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Secrets Of Hopelight

Secrets Of Hopelight, September 2018
Freedom Children
by Eva Blackstone

Automatic Pictures
Featuring: Piper; Talin; Nubbin Beck
290 pages
ISBN: 1949385981
EAN: 9781949385984
Kindle: B07J6GBVG5
Paperback / e-Book
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"Life in the Enclave isn't great - but the desert outside is harsher"

Fresh Fiction Review

Secrets Of Hopelight
Eva Blackstone

Reviewed by Clare O'Beara
Posted February 11, 2019

Young Adult Science Fiction

Nubbin Beck lives in a cave community named Hopelight Enclave, managed by The Company, which protects them all from the outside desert. They can peer out through glass at the unforgiving sand and tell themselves they are lucky to work for the Company. SECRETS OF HOPELIGHT sounds much like the premise of Hugh Howey's famous 'Wool' series so I was interested to see how this book differed.

The first difference is that instead of someone asking to get out of the silo where everyone lives, someone is trudging through the baking desert, needing to get in to shelter. Nubbin and her family spot the stranger and rally around to fetch him, risking harm from the scorching sun. They don't have enough water for the end of the week, but the dehydrated man needs it more than they do. His ID chip has been surgically removed, but he's in a pilot's uniform. Just what has happened is a puzzle but Nubbin is warned to keep the arrival a secret; she and her brother Talin and school pal Piper need to get on with life.

This is not a friendly society; adults have to petition and wait in order to be allowed to have a baby, while anyone who doesn't like beetles really should give the Company dye farm a miss. On the other hand, four times a year the enclave gathers, and goods are brought in trade from other enclaves and the dead cities. Not a great life, but better than being outside with no resources, biting insects and predatory reptiles.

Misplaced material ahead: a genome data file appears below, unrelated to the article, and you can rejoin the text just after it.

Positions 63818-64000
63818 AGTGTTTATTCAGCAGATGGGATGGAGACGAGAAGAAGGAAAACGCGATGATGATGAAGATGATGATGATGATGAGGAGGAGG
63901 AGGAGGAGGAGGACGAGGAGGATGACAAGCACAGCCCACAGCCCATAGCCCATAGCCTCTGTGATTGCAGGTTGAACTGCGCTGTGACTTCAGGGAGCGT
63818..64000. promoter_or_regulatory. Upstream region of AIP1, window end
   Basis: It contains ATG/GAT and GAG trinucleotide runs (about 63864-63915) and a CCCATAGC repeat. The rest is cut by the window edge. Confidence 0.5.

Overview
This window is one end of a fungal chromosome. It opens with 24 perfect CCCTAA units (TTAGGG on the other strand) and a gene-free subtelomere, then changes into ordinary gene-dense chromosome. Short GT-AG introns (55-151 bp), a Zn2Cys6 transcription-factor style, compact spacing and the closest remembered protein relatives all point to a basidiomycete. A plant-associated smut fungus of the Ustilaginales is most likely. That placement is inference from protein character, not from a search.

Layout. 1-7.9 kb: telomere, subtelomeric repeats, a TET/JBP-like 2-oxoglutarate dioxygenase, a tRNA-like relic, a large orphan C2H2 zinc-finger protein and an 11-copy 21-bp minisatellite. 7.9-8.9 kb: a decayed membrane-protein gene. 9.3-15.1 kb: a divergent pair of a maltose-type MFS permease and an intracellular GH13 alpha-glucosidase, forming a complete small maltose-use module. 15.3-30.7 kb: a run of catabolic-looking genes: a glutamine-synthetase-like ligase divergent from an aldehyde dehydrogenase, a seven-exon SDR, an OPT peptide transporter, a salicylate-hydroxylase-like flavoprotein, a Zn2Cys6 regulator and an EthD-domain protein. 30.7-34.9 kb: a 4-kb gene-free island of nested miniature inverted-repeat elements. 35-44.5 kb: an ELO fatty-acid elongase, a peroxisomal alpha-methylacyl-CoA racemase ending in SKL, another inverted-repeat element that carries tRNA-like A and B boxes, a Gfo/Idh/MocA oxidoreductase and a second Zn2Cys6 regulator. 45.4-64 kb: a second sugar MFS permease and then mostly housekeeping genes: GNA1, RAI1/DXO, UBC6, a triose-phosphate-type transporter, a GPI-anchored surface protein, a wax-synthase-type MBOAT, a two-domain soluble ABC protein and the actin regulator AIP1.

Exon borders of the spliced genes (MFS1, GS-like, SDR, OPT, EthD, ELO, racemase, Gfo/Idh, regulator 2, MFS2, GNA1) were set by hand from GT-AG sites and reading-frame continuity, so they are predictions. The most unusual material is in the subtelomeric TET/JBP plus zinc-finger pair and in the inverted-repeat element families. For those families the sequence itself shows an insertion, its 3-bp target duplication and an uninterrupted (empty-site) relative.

While I did see parallels with Wool and with Red Rising by Pierce Brown, Eva Blackstone has plenty of originality and her plucky girl character is well able to persuade us of the world she inhabits. Although she's nearly fourteen, at times people refer to Nubbin and the classmates as children, making it clear that the book is intended for YA readers. This work is a good starting point for talks about a life short of resources and run by those who take rather than give. SECRETS OF HOPELIGHT is adventurous, dramatic, messy and ultimately hopeful. My main concern about YA dystopians has been that they show adults are not to be trusted; Hopelight however shows that some adults running giant organisations are not trustworthy but other adults, especially family, doctors and so on, are a good place to go for help or advice. This would be a great gift for the brave, SF reading young adventurer in your house.

Learn more about Secrets Of Hopelight

SUMMARY

The future Earth where Nubbin Beck lives is as unforgiving as The Company that runs it. She has never been outside, only peered through a glass barrier at a punishing desert where daytime temperatures boil the blood and monstrous, human-devouring insects dominate the night. Nubbin's family survives in a technology-driven cave community named Hopelight Enclave, one of dozens of enclaves net-worked and managed by The Company, which came to power after developing a disease-eliminating microchip. Now every man, woman, and child carries a chip, so the Company can monitor the health of its employees, while controlling access to water, food, and other life-sustaining resources.

After her family risks their lives to rescue a stranger from the desert—an ex-Company employee thought to be dead—Nubbin struggles to keep the fugitive hidden in her home. He has plenty say about The Company and its malicious plans for the microchip. If what he says is true, she knows she must warn her friends and their families. Determined to uncover the truth, Nubbin learns that questions are not only prohibited, they can be deadly. And of all the secrets she uncovers, Nubbin herself lies at the heart of the most shocking.

Secrets of Hopelight is the first book of a middle grade dystopian series where humans cling to scattered enclaves, giant lizards roam the wasteland, and a paternalistic corporation rules every aspect of life.


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